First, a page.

Henry ReichmanSaturday Afternoon, 1:30 pm.

Henry Reichman, Ph.D. (History), California State University, East Bay

 

The Future of Academic Freedom

 

 

 

 

 

 

 

 

 

 

Joe LurieSaturday Evening, 7:30 pm.

Joe Lurie, M.A. (Communications)

 

Culture Clash in the Era of Globalization

 

Addressing the implications of the West African proverb, "The Stranger Sees Only What He Knows," the talk will explore the nature and sources of bias and misunderstanding in a hyper-connecting, often polarizing world. In a time of unprecedented contacts across cultures, author Joe Lurie will examine cultural disconnects with refugees and other immigrants and study the nature and implications of culture clash in the news of the day, in the worlds of diplomacy, politics, business, religion, health care and technology. In this process, we'll come to see and hear that more is meant than meets the eye or the ear.

 

Author of the award-winning Perception and Deception, A Mind-Opening Journey Across Cultures; former Peace Corps Volunteer, Joe Lurie is Executive Director Emeritus of the University of California Berkeley's International House, a dynamic multi-national residential program center serving the campus, local community, and 1,000 residents from 75-plus countries annually. Its mission is to foster intercultural respect and understanding for the promotion of a more peaceful world. He served in this role for two decades and subsequently has been an active teacher and intercultural trainer at UC Berkeley and consultant on cross-cultural communications. His work has been featured at the Commonwealth Club and on NPR, PBS and in Harper's Magazine and The Mercury News.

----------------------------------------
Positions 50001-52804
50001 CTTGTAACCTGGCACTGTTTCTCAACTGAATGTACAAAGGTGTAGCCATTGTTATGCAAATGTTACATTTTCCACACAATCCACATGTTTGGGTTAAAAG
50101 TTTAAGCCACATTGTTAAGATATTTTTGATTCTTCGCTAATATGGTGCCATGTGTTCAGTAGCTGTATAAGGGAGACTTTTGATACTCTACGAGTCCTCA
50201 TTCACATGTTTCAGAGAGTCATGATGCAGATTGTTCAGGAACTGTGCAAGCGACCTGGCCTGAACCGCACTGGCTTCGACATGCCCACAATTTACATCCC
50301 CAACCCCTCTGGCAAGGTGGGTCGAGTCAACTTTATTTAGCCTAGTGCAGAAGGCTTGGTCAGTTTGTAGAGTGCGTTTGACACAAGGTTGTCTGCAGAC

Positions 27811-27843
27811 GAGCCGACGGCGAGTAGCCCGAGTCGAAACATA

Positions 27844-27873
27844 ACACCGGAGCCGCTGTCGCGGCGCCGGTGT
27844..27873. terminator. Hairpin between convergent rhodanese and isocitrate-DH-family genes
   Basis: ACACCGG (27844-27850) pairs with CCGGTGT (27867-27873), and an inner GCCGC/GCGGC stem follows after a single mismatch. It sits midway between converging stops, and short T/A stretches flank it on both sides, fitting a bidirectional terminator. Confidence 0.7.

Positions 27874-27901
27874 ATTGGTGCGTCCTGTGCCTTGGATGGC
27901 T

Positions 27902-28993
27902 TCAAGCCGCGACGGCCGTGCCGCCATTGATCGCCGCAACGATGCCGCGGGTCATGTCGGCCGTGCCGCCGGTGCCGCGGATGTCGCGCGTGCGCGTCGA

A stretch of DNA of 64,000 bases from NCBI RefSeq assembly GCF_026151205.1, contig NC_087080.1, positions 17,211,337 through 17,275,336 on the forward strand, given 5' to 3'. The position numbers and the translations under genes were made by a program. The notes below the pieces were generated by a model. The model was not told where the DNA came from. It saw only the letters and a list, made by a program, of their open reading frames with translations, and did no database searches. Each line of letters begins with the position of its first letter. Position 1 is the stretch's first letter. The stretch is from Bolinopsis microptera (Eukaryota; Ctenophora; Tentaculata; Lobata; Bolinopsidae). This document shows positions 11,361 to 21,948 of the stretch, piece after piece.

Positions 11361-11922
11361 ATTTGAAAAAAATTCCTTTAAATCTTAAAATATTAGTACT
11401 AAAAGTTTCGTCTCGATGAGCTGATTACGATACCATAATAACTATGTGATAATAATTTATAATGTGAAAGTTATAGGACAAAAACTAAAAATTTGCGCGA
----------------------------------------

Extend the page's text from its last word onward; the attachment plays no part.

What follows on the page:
Robert SiegelSunday Morning, 10:00 am.

Robert Siegel, Ph.D. (Biology)

 

Robert Siegel received a Teaching Excellence Award from our Association in May 2019. He is constantly thinking about how he can help his students and genuinely cares about the future of each and every student. He even hosts Breakfast Meetings at his house, so students have the opportunity to speak with leading experts in the fields of Women’s Health, Infectious Disease, and Global Health. Through these discussions, students are inspired to address pressing issues in Global Health and Infectious Diseases. Dr. Siegel reminds his students that it’s never too early to think critically about issues that we feel passionate about, and more importantly, it’s never too early to change the world.

 

Grant BallardSunday Afternoon, 1:30 pm.

Grant Ballard, Ph.D. Biological Sciences, B.A., Chief Science Officer, Point Blue Conservation

 

Climate-smart conservation from Antarctica to California

 

As Chief Science Officer for Point Blue Conservation, Grant leads a number of projects investigating and communicating the effects of landscape-scale environmental stressors on ecosystems and human stakeholders in western North America and the Southern Ocean. Managing a team of 160 scientists, he is responsible for shaping and growing Point Blue's multi-investigator scientific research and conservation programs towards the vision that healthy ecosystems will continue to sustain thriving wildlife and human communities in California and beyond, on land and at sea, for decades to come. 

 

 

Ryane LogsdonSunday Evening, 7:30 pm.

Ryane Logsdon, Ph.D. Candidate, (Animal Behavior), University of California, Davis

 

Robots, burlap, and habitat-mapping: Using technology to study animal communication

 

Ryane Logsdon was the recipient of a Scholarship from our Association in May 2019.  Animal communication has led to the evolution of some of the most incredible and diverse displays and behaviors in the natural world. Successful communication between animals is often critical to their continued survival; understanding the dynamic interactions between individuals - and the external factors that influence these dynamics - is important to establishing effective conservation and management strategies. However, conducting this research in the wild is often logistically challenging – the mere presence of a human can drastically alter an animal’s natural behaviors!